News & Highlights

  • January 2022
  • Creating Emerging Markets

Interview with first Nigerian Minister of Communication Technology

In her interview with the Creating Emerging Markets project, Dr. Omobola Johnson discusses her early upbringing and education, her consulting career at Arthur Anderson, her takeaways from her tenure as the first Nigerian Minister of Communication Technology under the presidency of Goodluck Jonathan, her experience in venture capital at TLCom Capital, and her role as the co-founder of WimBiz, a non-profit dedicated to empowering women.
  • December 2021
  • Alumni

Tipping Point: A coffee company that enables consumers to send gratuities to its growers

At one end of the global coffee supply chain are the diners who gather for brunch at the sidewalk tables outside Chloe’s Cafe in San Francisco’s Noe Valley neighborhood. Regulars there order the fluffy banana-walnut pancakes and steaming hot cups of Kahawa 1893 coffee. At the other end of the supply chain are the unseen farm laborers—most of them women—who tend the coffee trees each day on the hillsides of rural Kenya. Margaret Nyamumbo (MBA 2016) founded Kahawa 1893 in 2017 to shorten the distance between these Kenyan farmers and American coffee drinkers and to invest in the women who make the industry run.
  • DECEMBER 2021

Case Discussion with Professor Anywhere Sikochi: Harambe

In December, the Africa Research Center hosted a virtual case discussion with Professor Anywhere (Siko) Sikochi on Harambe, a non-profit organization whose mission is to build an ecosystem to identify promising young African entrepreneurs and provide them access to training, markets, capital, and support networks. From 2007 to 2021, Harambe has grown to a network of 367 entrepreneurs, known as “Harambeans.” They have collectively raised over $800 million in capital, created more than 3,500 jobs, and claimed three of the six African startup unicorns in 2021. There is mounting pressure for Harambe to evolve to take advantage of its momentum, the changing entrepreneurship landscape in Africa, and increasing investor interest. Given this, Okendo Lewis-Gayle, founder and chairman of the organization, has been pondering the next steps for Harambe to maximize its impact in Africa.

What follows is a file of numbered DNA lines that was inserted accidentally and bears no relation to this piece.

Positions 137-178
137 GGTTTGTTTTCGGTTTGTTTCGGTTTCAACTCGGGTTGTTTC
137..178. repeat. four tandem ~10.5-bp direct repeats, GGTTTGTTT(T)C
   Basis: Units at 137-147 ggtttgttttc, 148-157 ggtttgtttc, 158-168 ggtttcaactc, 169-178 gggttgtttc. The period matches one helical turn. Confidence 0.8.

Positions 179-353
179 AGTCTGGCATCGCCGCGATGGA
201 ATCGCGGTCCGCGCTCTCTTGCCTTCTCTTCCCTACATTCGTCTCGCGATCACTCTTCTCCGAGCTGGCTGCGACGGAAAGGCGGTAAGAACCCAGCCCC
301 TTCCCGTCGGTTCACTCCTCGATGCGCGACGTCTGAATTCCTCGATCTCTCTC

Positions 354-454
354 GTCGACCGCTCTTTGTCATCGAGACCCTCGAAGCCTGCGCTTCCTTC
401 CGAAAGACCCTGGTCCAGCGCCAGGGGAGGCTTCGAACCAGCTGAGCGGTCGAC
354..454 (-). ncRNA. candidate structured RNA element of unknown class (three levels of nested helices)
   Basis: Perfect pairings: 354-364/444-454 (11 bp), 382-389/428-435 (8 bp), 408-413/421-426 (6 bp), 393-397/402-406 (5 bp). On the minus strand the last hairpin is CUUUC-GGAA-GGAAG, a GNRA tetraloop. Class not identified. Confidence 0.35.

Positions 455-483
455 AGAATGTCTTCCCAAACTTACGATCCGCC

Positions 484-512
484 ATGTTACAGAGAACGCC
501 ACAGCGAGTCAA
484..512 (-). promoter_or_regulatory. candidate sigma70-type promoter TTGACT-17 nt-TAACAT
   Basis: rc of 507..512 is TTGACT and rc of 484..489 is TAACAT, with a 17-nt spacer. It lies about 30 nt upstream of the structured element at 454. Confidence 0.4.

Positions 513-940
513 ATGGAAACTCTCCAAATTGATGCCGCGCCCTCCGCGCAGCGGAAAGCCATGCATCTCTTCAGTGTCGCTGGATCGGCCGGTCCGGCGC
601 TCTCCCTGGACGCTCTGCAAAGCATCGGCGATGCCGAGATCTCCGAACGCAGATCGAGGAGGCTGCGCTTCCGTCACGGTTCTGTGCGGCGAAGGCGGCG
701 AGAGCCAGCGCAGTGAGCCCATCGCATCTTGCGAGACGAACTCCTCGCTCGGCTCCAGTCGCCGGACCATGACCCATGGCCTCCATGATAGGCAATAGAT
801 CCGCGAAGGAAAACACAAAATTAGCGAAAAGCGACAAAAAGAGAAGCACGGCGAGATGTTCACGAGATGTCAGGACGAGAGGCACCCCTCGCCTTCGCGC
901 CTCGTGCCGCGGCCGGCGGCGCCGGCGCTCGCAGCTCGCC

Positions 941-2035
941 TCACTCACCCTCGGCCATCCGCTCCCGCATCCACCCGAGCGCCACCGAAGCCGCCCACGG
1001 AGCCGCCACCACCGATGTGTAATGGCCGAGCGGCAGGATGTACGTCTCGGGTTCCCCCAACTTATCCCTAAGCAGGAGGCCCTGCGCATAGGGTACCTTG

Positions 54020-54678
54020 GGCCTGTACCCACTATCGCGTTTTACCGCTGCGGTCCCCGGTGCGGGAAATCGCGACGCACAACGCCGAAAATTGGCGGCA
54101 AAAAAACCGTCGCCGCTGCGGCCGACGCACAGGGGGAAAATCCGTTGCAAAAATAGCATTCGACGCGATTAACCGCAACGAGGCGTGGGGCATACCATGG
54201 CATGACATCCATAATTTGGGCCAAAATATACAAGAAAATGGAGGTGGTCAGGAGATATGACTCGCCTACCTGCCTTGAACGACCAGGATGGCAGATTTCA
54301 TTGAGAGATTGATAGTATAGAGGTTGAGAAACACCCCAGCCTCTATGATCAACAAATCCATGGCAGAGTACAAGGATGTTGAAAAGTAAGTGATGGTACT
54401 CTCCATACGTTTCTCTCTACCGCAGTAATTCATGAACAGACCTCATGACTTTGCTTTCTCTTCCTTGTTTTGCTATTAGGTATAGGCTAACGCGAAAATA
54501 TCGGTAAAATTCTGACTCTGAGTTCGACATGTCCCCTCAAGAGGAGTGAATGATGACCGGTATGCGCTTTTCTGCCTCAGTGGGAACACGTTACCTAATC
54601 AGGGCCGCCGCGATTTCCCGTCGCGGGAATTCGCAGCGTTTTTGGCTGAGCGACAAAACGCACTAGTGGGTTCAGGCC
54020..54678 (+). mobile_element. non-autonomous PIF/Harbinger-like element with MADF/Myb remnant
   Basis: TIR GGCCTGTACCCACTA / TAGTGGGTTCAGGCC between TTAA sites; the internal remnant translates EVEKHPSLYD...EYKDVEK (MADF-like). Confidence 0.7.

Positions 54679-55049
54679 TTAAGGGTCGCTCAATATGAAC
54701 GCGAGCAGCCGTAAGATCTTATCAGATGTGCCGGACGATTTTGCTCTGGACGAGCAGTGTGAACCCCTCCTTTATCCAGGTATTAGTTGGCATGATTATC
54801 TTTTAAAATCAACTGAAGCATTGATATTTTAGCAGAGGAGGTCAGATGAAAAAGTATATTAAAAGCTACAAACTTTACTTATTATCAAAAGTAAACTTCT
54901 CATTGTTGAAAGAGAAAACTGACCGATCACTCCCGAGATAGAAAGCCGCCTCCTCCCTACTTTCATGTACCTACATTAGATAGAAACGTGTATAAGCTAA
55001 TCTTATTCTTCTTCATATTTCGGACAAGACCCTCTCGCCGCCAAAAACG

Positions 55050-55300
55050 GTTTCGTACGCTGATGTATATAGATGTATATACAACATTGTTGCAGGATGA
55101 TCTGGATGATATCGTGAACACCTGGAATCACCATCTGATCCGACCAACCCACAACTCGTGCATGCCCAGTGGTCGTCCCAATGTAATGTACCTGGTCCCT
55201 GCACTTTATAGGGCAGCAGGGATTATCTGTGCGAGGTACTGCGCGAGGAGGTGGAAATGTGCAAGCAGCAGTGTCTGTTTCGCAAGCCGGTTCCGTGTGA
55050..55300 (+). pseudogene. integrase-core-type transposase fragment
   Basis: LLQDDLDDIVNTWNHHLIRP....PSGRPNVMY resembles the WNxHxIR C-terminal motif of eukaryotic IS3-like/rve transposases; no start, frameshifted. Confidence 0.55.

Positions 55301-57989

• September 2021

Case Discussion with Professor Shikhar Ghosh: Twiga Foods

This September the Africa Research Center hosted a virtual case discussion with Professor Shikhar Ghosh on Twiga Foods, a leading agricultural produce supplier in Kenya offering services to mostly informal retailers. Under Peter Njonjo, a co-founder and Twiga’s new CEO, the company is considering multiple options for expanding its business, including offering packaged foods and services like insurance. Njonjo must also decide the ideal team and organizational structure for supporting Twiga’s growth plans.

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New Research on the Region

  • April 2022
  • Teaching Material

Tempur Sealy International (A, B & C)

By: Benjamin C. Esty and Daniel Fisher

Teaching Note for HBS Case Nos. 718-422, 718-423, and 718-424. The cases explore the long-term relationship between Tempur Sealy (TPX, a mattress manufacturer) and Mattress Firm (MFRM, a bedding retailer and TPX's largest customer). For almost 20 years, the firms enjoyed a mutually beneficial and commercially prosperous relationship. Yet in August 2016, Steinhoff (a large, South African retailer) made an offer to acquire MFRM. Whether this acquisition will affect the symbiotic relationship that had existed between TPX and MFRM was the subject of intense speculation. While some industry observers believed it would increase MFRM's bargaining power vis-à-vis TPX, others argued it would not alter the balance of power, and that the incentives to collaborate would remain intact.